2. the continuing failure by the Honourable Chief Justice to ensure that justice is served and that judgment is delivered in CRI/APN/219/2012 is unconstitutional and illegal and in breach of sections 12 and 19 of the Constitution;
3. failure by a Court of law to deliver judgment within three months of the hearing of matter, where no exceptional circumstances exist, is unconstitutional and illegal and in breach of sections 12 and 19 of the Constitution; and
4. An order that constitutional damages in the amount of Ten Million Maloti (M10 000 000.00) be paid to the Applicant as the result of the above infringements of his fundamental rights and loss suffered.
5. Costs of suit on attorney and own client scale.
6. Further and / or alternative relief.
 The gist of his complaint before this Court is that the judge’s failure to determine his review application within a reasonable time not only infringed his fair trial rights and right to equal protection of the Law but also robbed him of his liberty, thus forcing him to fully serve a sentence which he stood a good chance to have overturned.
 As a result of this failure by the justice system, so he avers, he endured “horrible” and squalid prison conditions for seven years. He says the unbearable prison environment which he describes as unhealthy, unhygienic and overpopulated, also negatively affected his health. He says they lived in dirty, filthy and smelly cells and that basic needs such as beds, blankets and food are scanty or inadequate. He adds that during the imprisonment period, he lived in constant fear of being raped or killed. He was on account of all these, depressed and suicidal during this period; and consequently developed medical conditions including diabetes, hypertension, distress and anxiety. He says all these could have been averted had his application been determined within a reasonable time.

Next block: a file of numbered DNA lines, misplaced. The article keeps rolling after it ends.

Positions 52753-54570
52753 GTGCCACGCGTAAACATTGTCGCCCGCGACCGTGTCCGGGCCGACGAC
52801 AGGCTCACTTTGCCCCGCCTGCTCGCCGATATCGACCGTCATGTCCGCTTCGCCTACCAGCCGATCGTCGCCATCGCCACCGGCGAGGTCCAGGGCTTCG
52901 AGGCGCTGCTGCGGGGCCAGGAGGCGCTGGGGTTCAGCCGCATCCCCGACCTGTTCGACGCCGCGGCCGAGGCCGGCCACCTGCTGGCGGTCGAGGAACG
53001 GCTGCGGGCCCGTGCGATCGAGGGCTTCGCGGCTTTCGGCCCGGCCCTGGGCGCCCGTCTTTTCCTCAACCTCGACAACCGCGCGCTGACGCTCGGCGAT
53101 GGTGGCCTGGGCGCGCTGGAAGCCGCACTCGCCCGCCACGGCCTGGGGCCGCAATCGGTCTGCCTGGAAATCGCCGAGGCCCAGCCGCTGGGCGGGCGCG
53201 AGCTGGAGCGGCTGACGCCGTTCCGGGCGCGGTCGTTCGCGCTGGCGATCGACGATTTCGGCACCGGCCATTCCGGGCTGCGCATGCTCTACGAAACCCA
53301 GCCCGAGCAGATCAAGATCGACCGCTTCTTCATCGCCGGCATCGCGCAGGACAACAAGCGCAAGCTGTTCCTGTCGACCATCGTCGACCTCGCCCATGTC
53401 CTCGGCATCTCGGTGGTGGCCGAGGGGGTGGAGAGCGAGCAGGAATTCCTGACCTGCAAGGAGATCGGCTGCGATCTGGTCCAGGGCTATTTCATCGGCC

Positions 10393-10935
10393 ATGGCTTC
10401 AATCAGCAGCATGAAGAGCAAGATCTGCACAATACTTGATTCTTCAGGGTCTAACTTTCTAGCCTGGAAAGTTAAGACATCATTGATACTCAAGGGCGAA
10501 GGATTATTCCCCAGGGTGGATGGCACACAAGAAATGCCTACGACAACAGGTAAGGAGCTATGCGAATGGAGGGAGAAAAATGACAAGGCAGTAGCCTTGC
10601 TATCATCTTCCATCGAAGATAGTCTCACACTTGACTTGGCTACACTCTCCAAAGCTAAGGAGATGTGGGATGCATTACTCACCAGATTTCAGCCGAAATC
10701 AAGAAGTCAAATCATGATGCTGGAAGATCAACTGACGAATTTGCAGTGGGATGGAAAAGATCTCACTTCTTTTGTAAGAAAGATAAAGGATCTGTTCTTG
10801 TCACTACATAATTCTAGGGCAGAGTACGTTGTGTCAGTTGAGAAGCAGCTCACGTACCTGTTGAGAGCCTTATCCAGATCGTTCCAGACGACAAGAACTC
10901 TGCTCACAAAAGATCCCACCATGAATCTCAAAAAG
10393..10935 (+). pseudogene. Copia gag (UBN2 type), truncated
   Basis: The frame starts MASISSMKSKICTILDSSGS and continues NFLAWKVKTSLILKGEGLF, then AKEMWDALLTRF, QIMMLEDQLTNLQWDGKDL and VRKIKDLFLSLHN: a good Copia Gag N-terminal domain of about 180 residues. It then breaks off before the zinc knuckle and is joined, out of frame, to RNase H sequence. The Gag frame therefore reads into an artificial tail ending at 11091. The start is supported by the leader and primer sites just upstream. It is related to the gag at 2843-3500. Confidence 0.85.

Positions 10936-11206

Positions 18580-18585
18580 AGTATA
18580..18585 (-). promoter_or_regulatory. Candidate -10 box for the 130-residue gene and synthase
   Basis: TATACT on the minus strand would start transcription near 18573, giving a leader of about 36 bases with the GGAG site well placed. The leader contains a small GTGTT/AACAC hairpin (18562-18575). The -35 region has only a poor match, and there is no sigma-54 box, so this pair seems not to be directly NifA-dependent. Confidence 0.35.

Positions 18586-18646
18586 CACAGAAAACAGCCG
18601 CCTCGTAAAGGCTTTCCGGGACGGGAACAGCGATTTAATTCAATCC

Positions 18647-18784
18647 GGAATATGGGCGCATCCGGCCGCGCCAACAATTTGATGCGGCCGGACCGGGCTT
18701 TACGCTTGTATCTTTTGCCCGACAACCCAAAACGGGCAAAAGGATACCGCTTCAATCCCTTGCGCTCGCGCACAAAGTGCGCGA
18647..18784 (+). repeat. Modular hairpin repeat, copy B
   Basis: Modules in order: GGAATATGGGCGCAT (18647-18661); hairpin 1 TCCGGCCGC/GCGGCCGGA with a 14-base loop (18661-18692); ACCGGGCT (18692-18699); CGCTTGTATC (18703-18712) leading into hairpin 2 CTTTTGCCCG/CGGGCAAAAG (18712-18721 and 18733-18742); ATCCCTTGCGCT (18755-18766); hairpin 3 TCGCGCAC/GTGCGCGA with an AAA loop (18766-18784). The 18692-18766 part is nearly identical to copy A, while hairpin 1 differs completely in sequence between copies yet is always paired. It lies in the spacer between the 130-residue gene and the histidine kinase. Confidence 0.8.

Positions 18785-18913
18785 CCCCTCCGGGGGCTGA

He further asserts that the stigma attributable to imprisonment deprived him of his family because his wife and six children deserted him. He is now a socially excluded person because of his constant fear of being judged by society as a bad person.
 He also blames the justice system in various other ways. He says his father died after his release and he could not afford to offer him a decent funeral; that had it not been for his imprisonment, he could have secured proper medical care for him and he could have probably lived longer.
 He concludes by saying that having served the sentence, the only practicable form of redress for deprivation of his liberty, right to fair trial and right to equal protection of the Law is monetary compensation in the amount M10 000 000.00, which he considers a fair and reasonable amount as damages for the infringement of his rights because no amount of money can restore the emotional scars attributable to the infringement.
 The respondents resist the applicant’s claim on grounds that; a) firstly, the applicant could have sought a writ of mandamus against the judge or lodged a complaint with the Chief Justice or the Judicial Service Commission in time to vindicate his rights, and that he still has other remedies such as actio injuriarum for his wounded feelings; b) secondly that the declarator sought under prayers 1 to 3 is academic and serves no practical purpose for the reason that the applicant has since been released from prison, having served his term of imprisonment; c) thirdly that the applicant’s claim for constitutional damages is factually and legally unsustainable.
Applicability of Rule 8(10)(C) in constitutional litigation
 I must record that the respondents filed no answering affidavit(s) but raised these issues in a notice filed in terms of Rule 8(10) (c) of the High Court Rules of 1980, a procedure which the applicant’s counsel vigorously took issue with. He contended that only a limited number of rules in the High Court Rules may be utilized in constitutional litigation and that the sub-rule under scrutiny does not appear in schedule 1, which contains Rules that may be employed in constitutional litigation according to Rule 24 of the Constitutional litigation Rules of 2000.
 According to him, the reason for exclusion of this rule is that constitutional disputes call for determination on their merits and that technicalities in constitutional litigation must be avoided.
 He submitted therefore that points of law are not only unallowable in constitutional litigation, but also that it is not open for the respondents to deal with the merits should the preliminary points fail.